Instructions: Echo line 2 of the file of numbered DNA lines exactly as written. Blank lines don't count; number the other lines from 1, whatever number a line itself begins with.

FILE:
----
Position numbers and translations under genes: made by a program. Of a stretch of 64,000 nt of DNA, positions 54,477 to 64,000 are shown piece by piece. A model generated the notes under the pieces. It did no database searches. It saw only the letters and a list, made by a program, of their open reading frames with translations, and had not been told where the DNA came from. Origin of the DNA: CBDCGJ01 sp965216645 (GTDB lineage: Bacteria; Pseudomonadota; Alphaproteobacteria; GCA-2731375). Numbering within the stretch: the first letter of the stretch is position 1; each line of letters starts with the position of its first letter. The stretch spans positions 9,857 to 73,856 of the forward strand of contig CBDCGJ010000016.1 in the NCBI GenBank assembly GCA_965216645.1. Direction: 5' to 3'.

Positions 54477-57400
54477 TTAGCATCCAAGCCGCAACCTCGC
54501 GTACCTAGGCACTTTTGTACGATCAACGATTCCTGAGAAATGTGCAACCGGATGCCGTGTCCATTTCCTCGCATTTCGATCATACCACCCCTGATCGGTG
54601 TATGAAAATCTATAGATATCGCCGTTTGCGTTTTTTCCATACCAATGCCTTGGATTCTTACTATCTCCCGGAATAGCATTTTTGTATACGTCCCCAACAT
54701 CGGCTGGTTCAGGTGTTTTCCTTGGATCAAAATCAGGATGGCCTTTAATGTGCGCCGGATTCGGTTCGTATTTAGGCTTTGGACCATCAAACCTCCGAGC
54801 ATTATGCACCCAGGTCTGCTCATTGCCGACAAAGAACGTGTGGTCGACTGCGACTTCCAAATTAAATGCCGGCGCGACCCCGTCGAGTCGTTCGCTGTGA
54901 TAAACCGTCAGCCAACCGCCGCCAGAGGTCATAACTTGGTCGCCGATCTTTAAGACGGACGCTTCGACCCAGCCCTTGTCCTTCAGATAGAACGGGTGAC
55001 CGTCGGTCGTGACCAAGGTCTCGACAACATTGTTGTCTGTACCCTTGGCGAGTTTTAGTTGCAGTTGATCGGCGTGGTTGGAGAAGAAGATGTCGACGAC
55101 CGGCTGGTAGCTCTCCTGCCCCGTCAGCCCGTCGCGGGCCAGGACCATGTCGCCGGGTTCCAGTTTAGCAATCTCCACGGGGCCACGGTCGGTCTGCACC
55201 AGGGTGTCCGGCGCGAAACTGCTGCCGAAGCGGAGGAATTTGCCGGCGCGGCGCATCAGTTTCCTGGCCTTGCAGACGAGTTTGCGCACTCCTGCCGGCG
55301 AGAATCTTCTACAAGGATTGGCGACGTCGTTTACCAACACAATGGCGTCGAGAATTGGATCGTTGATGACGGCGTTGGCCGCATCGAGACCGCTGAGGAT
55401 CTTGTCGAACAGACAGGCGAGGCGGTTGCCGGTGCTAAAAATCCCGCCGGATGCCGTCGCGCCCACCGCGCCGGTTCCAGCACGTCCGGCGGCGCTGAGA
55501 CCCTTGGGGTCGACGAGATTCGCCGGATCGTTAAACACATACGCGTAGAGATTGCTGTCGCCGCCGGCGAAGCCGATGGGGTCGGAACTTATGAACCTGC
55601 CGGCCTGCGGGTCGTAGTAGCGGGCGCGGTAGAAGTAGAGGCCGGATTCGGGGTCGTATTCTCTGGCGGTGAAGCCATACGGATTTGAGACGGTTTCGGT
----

Positions 54477-57400